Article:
Nicole Seah’s Untimely Departure

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Three years after she burst on to the political scene with a youthful freshness and bountiful energy, opposition politician Nicole Seah is leaving her party, the National Solidarity Party.

Her departure was not unexpected, coming soon after her move to Bangkok for work and displaying a tiredness for political and community work in recent months. This is how she explained her departure:

“Leaving the NSP was an extremely difficult and painful decision to make, and there was nothing which might have happened to trigger this departure. I started in politics as a fresh graduate wanting to make a difference, by bringing more political awareness and interest to young people in the last couple of years. It’s reached a point where I feel that my job is done (for now) and I have to move on and grow in other areas, before I can continue to give back to the communities I choose to place myself in.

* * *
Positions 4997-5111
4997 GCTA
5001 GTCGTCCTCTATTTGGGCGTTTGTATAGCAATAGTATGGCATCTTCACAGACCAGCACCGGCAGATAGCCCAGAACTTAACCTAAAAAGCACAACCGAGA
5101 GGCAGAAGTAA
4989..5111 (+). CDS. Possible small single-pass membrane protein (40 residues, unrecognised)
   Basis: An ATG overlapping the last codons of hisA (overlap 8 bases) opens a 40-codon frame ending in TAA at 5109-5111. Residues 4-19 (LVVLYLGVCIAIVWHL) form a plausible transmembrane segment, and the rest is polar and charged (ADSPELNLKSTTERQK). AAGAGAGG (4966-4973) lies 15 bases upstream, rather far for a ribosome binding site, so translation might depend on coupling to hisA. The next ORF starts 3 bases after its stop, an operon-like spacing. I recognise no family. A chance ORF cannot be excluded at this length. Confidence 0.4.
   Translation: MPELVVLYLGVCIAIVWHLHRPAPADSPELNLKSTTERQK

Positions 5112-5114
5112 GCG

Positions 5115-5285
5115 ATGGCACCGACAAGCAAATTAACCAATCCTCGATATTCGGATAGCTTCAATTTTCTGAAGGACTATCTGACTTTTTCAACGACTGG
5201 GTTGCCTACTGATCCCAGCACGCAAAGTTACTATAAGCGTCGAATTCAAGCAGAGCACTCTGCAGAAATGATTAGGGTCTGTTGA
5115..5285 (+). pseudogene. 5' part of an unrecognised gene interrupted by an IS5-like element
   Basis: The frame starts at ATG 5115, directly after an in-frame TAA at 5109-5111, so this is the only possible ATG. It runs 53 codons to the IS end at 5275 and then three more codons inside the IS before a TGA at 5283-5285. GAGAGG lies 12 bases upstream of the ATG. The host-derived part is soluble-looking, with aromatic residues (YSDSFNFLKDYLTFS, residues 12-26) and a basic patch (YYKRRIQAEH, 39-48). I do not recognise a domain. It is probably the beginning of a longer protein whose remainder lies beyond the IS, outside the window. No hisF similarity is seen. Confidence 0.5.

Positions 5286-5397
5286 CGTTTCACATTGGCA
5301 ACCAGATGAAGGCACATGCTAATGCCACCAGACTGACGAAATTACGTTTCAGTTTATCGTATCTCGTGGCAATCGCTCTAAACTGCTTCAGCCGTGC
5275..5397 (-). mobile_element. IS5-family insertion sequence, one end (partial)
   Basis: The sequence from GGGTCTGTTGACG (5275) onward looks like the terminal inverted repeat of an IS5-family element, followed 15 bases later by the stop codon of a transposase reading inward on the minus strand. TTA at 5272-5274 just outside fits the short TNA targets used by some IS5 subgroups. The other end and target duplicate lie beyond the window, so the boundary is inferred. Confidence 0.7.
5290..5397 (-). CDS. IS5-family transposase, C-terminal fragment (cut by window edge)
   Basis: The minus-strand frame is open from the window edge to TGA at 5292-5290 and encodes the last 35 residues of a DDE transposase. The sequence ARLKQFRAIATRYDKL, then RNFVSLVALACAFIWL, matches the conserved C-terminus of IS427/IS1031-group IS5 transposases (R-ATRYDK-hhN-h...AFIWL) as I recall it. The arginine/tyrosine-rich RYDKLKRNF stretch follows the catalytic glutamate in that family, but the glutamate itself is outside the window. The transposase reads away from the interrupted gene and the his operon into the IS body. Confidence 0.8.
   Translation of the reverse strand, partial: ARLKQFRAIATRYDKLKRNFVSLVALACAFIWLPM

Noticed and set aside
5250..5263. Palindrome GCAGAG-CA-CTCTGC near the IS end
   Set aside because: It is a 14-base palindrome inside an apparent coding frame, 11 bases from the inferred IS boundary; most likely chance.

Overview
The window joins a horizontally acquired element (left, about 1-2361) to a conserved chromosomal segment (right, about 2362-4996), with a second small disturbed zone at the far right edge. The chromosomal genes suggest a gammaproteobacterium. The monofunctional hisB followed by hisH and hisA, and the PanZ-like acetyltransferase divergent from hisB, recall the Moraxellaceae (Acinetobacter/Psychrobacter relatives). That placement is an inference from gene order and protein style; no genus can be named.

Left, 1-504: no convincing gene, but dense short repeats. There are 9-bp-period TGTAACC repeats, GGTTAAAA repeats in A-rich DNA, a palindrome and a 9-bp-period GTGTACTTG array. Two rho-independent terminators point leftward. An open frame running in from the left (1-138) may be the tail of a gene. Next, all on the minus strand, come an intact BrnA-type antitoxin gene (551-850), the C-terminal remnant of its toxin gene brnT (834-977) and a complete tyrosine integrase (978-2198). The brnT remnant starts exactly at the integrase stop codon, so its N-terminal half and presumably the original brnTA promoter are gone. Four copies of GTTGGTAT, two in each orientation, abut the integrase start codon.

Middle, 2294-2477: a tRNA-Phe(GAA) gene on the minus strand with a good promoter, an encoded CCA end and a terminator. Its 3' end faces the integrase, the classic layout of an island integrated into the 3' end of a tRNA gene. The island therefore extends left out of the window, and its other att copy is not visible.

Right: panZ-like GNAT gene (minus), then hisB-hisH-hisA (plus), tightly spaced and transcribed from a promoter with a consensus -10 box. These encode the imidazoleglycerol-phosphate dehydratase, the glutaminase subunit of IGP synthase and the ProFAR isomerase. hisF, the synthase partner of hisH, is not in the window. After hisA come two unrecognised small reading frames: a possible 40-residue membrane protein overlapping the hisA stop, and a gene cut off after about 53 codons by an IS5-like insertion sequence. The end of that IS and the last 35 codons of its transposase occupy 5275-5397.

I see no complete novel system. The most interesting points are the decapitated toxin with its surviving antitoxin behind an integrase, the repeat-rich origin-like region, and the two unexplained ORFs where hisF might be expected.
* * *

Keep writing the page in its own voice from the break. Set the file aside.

“Singapore is always home, and what is far more crucial is for everyone to recognize that in everyone’s way, we just want the best for this country using the most productive channels possible. I do hope that there will be more constructive discussions taking place in public domains, that we will have a less biased state media, and that our political discourse as a nation continues to mature in the right direction.

“I wish NSP all the best, and continue to hold its leadership and members in high regard. We continue to remain friends. For myself, this is not a complete departure from politics, as I continue to keep tabs on what is happening back home. I will just need to find a more suitable platform to contribute and give back.”

What is she trying to tell younger Singaporeans with this statement? That three years is the shelf life of a politician? How can three years be enough when Singapore is entering a new phase of contestation with the next elections likely to be another crucial fight?

Nicole is not the first opposition politician to quit her party; Vincent Wijeysingha resigned from SDP last year to champion LGBT issues, Tan Jee Say and Ang Yong Guan left SDP to start up on their own. And Ben Pwee left SPP to be his own boss at DPP.

Political departures are not unusual but the Nicole Seahs of this world leave behind a lasting impression that politics cannot be run like a 100 metre sprint. It is a long-haul race that needs patience and stamina to stay the course.

In the three years she was there, she gave hope to many.  We hope her departure will not put many young people off politics.